Weekend Trivia ~ Saturday

midnightsmum (Z4, ON)July 12, 2014

Well, Good Saturday Morning Cottagers!!

A lovely day here and my last day off! It was a lovely week off though.I* got a lot accomplished, though not everything on my list got checked off. Oh well.

There a rail museum locally and I've been thinkgin about volunteering to help out!! I grew up in a railroad town, and many of the men in my ffamily worked for the different railroads. Might be fun, for a change. They sell different things to raise money - coffee mugs for one with logos on them. Railroads are a culture unto themselves, with their own lingo. Part of that culture is the Hobo culture. Now, these were very often intelligent men who were in difficult circumstances, and they has their own way of communicating - the Hobo code. Here are some examples - let's see if you can decode them!!

I'll be back with clues!!

Nancy.

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cyn427 (zone 7)

Ha! I love this! Also, I have absolutely no idea what the codes mean! Will be looking for clues.

Cynthia

    Bookmark   July 12, 2014 at 10:46AM
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midnightsmum (Z4, ON)

The origin of the term hobo is unknown. According to etymologist Anatoly Liberman, the only certain detail about its origin is the word was first noticed in American English circa 1890. Liberman points out that many folk etymologies fail to answer the question: "Why did the word become widely known in California (just there) by the early Nineties (just then)?" Author Todd DePastino has suggested it may in fact be a race and was derived from the term hoe-boy meaning "farmhand", or a greeting such as Ho, boy! Bill Bryson suggests in Made in America (1998) that it could either come from the railroad greeting, "Ho, beau!" or a syllabic abbreviation of "homeward bound".[4] It could also come from the words "homeless boy". H. L. Mencken, in his The American Language (4th ed., 1937), wrote:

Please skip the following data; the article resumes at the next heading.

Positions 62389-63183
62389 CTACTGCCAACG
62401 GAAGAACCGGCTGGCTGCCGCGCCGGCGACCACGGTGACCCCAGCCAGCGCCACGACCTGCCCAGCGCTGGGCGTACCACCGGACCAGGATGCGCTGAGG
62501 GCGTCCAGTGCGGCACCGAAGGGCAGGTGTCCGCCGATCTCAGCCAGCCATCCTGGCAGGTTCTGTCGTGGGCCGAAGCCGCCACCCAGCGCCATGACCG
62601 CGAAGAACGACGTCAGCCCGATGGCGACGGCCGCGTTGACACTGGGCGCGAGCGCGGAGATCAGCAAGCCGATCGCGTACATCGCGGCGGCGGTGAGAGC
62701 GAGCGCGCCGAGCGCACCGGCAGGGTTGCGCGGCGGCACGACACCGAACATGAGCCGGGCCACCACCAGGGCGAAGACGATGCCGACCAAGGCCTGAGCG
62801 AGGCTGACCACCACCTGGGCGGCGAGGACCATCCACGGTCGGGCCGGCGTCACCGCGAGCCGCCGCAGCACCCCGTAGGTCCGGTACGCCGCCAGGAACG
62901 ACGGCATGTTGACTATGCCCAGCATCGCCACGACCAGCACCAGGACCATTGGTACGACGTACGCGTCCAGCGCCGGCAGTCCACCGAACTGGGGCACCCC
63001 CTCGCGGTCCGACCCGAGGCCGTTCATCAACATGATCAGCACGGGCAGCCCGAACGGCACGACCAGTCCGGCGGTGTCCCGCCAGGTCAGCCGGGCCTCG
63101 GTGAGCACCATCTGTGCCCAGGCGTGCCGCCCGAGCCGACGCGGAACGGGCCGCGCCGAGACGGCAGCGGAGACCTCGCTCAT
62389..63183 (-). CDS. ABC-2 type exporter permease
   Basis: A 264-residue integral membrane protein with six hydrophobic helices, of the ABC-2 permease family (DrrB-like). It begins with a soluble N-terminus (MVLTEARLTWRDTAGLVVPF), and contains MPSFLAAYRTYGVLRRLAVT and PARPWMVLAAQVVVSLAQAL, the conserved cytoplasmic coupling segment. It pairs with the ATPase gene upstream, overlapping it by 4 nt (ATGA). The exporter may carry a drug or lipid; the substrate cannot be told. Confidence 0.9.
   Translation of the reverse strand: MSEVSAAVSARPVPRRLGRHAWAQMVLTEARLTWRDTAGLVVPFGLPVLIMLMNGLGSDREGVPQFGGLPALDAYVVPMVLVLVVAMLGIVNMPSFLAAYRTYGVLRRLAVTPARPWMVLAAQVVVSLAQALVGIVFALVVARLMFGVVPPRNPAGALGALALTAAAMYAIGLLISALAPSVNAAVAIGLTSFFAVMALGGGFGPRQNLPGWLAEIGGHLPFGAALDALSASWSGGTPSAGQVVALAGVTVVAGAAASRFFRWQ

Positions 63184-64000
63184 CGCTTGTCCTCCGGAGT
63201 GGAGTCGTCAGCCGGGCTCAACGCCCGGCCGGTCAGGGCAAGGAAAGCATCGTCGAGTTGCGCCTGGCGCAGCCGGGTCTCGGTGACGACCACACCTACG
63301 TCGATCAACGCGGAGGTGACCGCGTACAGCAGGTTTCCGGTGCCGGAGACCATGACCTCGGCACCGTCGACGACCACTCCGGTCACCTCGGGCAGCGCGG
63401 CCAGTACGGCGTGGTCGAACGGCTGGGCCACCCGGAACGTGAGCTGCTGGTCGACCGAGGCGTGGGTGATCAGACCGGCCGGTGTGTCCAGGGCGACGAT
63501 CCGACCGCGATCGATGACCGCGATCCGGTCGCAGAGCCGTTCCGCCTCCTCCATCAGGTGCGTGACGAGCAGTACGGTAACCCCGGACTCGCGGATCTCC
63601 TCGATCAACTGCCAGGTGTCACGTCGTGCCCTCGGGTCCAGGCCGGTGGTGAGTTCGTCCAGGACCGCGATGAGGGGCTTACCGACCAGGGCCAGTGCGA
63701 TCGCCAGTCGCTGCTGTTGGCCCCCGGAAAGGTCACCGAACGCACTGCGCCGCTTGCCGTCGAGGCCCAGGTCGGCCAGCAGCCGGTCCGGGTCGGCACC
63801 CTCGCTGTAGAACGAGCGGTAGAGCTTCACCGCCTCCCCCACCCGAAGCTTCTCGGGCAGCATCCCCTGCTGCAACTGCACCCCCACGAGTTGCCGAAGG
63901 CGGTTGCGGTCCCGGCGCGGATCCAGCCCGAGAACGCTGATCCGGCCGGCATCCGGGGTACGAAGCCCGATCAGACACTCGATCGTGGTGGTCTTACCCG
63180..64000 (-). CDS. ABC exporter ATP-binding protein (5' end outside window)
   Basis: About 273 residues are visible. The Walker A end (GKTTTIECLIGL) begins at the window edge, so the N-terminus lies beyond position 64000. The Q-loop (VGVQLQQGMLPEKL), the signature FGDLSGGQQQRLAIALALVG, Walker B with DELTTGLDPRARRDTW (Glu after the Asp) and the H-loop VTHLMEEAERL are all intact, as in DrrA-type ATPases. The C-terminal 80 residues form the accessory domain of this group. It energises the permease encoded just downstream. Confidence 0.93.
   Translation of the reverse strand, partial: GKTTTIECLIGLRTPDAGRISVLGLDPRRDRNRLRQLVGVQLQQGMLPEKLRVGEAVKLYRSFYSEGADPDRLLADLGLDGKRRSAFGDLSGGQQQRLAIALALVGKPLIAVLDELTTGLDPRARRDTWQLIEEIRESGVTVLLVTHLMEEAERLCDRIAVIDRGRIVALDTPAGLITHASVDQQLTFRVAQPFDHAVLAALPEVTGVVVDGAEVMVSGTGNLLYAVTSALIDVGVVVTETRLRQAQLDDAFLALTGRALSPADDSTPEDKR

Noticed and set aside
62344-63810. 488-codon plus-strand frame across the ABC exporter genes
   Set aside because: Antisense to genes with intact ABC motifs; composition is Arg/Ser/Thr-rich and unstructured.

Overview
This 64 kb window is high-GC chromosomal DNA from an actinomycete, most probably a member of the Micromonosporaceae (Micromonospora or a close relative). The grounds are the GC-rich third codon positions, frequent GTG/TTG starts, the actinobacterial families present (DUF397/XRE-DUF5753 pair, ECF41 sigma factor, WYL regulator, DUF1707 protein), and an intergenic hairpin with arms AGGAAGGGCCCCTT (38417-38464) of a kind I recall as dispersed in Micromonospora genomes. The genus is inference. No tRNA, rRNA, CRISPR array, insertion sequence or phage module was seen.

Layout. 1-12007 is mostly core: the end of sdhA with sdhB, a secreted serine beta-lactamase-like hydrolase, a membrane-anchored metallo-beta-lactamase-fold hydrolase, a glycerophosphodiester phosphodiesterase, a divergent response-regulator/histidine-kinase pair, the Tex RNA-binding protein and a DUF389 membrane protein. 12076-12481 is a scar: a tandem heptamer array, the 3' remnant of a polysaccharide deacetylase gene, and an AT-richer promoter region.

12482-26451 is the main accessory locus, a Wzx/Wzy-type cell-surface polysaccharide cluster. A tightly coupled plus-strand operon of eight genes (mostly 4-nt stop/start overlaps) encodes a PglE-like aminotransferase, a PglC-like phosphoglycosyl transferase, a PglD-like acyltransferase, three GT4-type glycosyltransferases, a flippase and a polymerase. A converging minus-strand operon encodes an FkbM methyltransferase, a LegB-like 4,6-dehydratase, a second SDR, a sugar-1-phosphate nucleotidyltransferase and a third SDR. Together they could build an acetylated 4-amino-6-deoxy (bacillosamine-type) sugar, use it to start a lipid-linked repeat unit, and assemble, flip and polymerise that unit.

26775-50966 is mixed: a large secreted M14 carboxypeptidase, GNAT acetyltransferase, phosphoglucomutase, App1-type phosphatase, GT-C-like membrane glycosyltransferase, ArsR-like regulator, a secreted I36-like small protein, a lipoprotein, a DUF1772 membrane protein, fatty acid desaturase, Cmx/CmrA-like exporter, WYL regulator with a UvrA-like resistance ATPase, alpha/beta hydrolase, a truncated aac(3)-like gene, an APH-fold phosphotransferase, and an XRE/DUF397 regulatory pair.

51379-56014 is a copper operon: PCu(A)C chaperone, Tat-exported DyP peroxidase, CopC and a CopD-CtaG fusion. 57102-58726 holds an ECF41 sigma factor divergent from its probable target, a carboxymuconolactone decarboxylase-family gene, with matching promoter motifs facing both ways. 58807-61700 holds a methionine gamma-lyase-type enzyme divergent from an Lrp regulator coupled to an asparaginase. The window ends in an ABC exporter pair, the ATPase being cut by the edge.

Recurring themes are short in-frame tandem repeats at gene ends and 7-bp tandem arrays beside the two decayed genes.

Tramps and hobos are commonly lumped together, but see themselves as sharply differentiated. A hobo or bo is simply a migratory laborer; he may take some longish holidays, but sooner or later he returns to work. A tramp never works if it can be avoided; he simply travels. Apart from either is the bum, who neither works nor travels, save when propelled to motion by the police.

They used their code like a kind of 'Michelin' guide, to let others of their tribe which towns to avoid, or which jails had good food or beds!!

This give you an idea of what others look like - and maybe some clues??!!

Nancy.

    Bookmark   July 12, 2014 at 11:37AM
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midnightsmum (Z4, ON)

Looks like it's you and me again, Cynthia.

Notables who have hoboed
Nels Anderson, American sociologist
Raul Hector Castro
Ralph Chaplin, author of labor anthem "Solidarity Forever"
The sociologist Ted Conover rode the rails doing research for his writing; Rolling Nowhere was the book he wrote as a direct result of his research.
W. H. Davies
Jack Dempsey
U Dhammaloka
Loren Eiseley
Woody Guthrie
Harry Kemp
Jack Kerouac
Louis L'amour
Jack London
Robert Mitchum
George Orwell
Harry Partch
Carl Sandburg
Seasick Steve
Philip Taft, labor historian
Dave Van Ronk
Dale Wasserman

An interesting list!!

Nancy.

    Bookmark   July 12, 2014 at 3:05PM
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mnwsgal 4 MN(4)

I'm checking in late. This is our town summer celebration weekend with a free garden tour tomorrow afternoon. Hopefully the on and off rain showers will have moved on by then.

No idea what the signs mean but will ponder them. Quite a list of characters. Seems to me that doing a short stint as a hobo was "the thing to do" at one time, especially for writers, ie: experience America.

    Bookmark   July 12, 2014 at 3:33PM
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aftermidnight Zone7b B.C. Canada

Where do you two come up with all this neat trivia, so far I haven't a clue, but I am growing a tomato called Box Car Willie this year will that count for something :).